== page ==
The Role of Informal Science Education in Addressing 21st Century Skills

January 1st, 2016

This article was migrated from a previous version of the Knowledge Base. The date stamp does not reflect the original publication date.


Informal science education organizations can play a key role in addressing the development and strengthening of 21st century skills with their wide variety of audiences, particularly youth.

Findings from Research and Evaluation

What are 21st Century Skills?

Twenty-first century skills constitute a wide range of skills vital for preparing today’s young people to enter the 21st century STEM workforce and important for all people to engage in a 21st century world. Various organizations have worked to outline and define what constitute 21st century skills. The Partnership for 21st Century Skills’ Framework for 21st Century Learning outlines major categories of 21st skills and skills that can be found under each (Partnership for 21st Century Skills, 2009). See the Framework for detailed definitions of these skills.


Learning and Innovation Skills

  1. Creativity and innovation
  2. Critical thinking and problem solving
  3. Communication and collaboration


Information, Media, and Technology Skills

  1. Information literacy
  2. Media literacy
  3. Information and communication technology (ICT) literacy


Life and Career Skills

  1. Flexibility and adaptability
  2. Initiative and self-direction
  3. Social and cross-cultural skills
  4. Productivity and accountability
  5. Leadership and responsibility


The National Research Council has released a number of publications resulting from the convening of national experts to address various topics around 21st century skills.  These publications further define 21st century skills, how to teach them, how the skills relate to adult outcomes, and how to address the skills.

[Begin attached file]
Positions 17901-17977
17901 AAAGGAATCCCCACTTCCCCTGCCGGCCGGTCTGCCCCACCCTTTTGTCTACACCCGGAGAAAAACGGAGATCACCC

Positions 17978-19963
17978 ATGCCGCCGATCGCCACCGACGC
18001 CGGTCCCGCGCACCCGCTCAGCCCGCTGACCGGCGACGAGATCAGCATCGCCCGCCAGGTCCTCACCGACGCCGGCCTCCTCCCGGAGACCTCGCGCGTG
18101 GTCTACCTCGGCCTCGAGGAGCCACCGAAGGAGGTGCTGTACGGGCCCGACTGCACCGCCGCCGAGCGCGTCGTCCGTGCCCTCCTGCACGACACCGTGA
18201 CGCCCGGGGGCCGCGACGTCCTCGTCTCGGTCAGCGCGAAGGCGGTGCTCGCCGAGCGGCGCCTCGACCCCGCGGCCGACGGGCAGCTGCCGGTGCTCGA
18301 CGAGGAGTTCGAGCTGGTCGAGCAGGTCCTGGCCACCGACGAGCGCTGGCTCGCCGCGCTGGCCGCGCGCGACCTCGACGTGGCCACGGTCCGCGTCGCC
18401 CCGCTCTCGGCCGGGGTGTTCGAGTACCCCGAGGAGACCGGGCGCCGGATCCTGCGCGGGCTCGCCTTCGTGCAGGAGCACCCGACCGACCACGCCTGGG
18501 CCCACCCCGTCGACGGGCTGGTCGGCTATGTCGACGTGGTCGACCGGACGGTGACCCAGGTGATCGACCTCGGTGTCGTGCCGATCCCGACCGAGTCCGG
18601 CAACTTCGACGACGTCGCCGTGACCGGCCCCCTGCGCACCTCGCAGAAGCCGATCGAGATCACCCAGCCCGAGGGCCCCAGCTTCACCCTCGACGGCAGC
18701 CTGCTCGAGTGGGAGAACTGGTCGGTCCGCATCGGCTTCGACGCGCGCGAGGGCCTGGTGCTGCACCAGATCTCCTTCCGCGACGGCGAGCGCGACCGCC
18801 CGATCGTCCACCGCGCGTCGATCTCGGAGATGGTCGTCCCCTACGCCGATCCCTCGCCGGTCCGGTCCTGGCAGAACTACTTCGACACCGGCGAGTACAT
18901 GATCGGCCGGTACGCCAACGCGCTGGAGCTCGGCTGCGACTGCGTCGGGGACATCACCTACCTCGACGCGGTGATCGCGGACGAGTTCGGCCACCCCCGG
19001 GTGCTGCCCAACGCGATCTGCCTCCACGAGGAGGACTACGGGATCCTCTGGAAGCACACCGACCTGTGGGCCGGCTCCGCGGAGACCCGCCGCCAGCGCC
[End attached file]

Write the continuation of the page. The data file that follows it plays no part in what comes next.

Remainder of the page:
Exploring the intersection of science education and 21st century skills: A workshop summary

Assessing 21st century skills: Summary of a workshop

Education for life and work: Developing transferable knowledge and skills in the 21st century


The international STEM community has also endorsed the importance of 21st century skills and provided additional definitions. Three computing technology companies, Intel, Cisco, and Microsoft, sponsor the international research project Assessment and Teaching of 21st Century Skills (Binkley et al., 2012). This project categorizes and defines 21st century skills in the following way, intersecting some with the Partnership for 21st Century Skills’ definitions.


Ways of Thinking

  1. Creativity and innovation
  2. Critical thinking, problem-solving, decision making
  3. Learning to learn/metacognition (knowledge about cognitive processes)


Ways of Working

  1. Communication
  2. Collaboration (teamwork)


Tools for Working

  1. Information literacy
  2. Information and communication (ICT) literacy


Ways of Living in the World

  1. Citizenship – local and global
  2. Life and career
  3. Personal and social responsibility – including cultural awareness and competence


Although much work has been done nationally and internationally to define 21st century skills, the National Research Council (2012, p.4) stressed the need for continued work and support around research of 21st century skills, “foundations and federal agencies should support research aimed at establishing agreed-upon definitions of 21st century competencies and ways to measure and assess them”

21st Century Skills and Informal Learning Environments